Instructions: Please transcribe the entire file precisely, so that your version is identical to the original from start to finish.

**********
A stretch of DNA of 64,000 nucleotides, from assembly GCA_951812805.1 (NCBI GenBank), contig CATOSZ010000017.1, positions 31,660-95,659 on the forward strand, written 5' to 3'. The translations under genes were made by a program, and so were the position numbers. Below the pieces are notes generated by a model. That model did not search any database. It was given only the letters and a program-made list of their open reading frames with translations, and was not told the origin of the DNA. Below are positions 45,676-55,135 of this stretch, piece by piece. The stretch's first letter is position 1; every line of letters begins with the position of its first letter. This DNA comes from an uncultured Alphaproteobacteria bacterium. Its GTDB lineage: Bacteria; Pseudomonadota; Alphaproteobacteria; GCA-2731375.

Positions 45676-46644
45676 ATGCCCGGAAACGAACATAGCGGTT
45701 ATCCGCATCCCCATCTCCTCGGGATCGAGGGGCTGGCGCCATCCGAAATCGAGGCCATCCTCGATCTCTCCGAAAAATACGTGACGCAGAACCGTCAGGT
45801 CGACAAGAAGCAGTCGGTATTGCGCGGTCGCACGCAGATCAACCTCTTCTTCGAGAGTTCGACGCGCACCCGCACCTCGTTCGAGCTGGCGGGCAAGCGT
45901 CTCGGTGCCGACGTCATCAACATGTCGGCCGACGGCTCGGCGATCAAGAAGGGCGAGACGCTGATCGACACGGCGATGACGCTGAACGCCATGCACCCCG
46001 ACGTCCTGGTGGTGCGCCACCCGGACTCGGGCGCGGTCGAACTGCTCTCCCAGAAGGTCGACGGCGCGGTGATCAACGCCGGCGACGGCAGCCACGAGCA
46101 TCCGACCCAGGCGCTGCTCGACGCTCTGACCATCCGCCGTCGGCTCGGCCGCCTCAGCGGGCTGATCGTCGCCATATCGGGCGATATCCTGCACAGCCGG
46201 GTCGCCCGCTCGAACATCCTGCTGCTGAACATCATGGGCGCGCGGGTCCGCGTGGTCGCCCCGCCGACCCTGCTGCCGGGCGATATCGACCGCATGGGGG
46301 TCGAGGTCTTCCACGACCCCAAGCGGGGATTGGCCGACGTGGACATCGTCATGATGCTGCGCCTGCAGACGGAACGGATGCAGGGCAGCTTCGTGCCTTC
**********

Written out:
A stretch of DNA of 64,000 nucleotides, from assembly GCA_951812805.1 (NCBI GenBank), contig CATOSZ010000017.1, positions 31,660-95,659 on the forward strand, written 5' to 3'. The translations under genes were made by a program, and so were the position numbers. Below the pieces are notes generated by a model. That model did not search any database. It was given only the letters and a program-made list of their open reading frames with translations, and was not told the origin of the DNA. Below are positions 45,676-55,135 of this stretch, piece by piece. The stretch's first letter is position 1; every line of letters begins with the position of its first letter. This DNA comes from an uncultured Alphaproteobacteria bacterium. Its GTDB lineage: Bacteria; Pseudomonadota; Alphaproteobacteria; GCA-2731375.

Positions 45676-46644
45676 ATGCCCGGAAACGAACATAGCGGTT
45701 ATCCGCATCCCCATCTCCTCGGGATCGAGGGGCTGGCGCCATCCGAAATCGAGGCCATCCTCGATCTCTCCGAAAAATACGTGACGCAGAACCGTCAGGT
45801 CGACAAGAAGCAGTCGGTATTGCGCGGTCGCACGCAGATCAACCTCTTCTTCGAGAGTTCGACGCGCACCCGCACCTCGTTCGAGCTGGCGGGCAAGCGT
45901 CTCGGTGCCGACGTCATCAACATGTCGGCCGACGGCTCGGCGATCAAGAAGGGCGAGACGCTGATCGACACGGCGATGACGCTGAACGCCATGCACCCCG
46001 ACGTCCTGGTGGTGCGCCACCCGGACTCGGGCGCGGTCGAACTGCTCTCCCAGAAGGTCGACGGCGCGGTGATCAACGCCGGCGACGGCAGCCACGAGCA
46101 TCCGACCCAGGCGCTGCTCGACGCTCTGACCATCCGCCGTCGGCTCGGCCGCCTCAGCGGGCTGATCGTCGCCATATCGGGCGATATCCTGCACAGCCGG
46201 GTCGCCCGCTCGAACATCCTGCTGCTGAACATCATGGGCGCGCGGGTCCGCGTGGTCGCCCCGCCGACCCTGCTGCCGGGCGATATCGACCGCATGGGGG
46301 TCGAGGTCTTCCACGACCCCAAGCGGGGATTGGCCGACGTGGACATCGTCATGATGCTGCGCCTGCAGACGGAACGGATGCAGGGCAGCTTCGTGCCTTC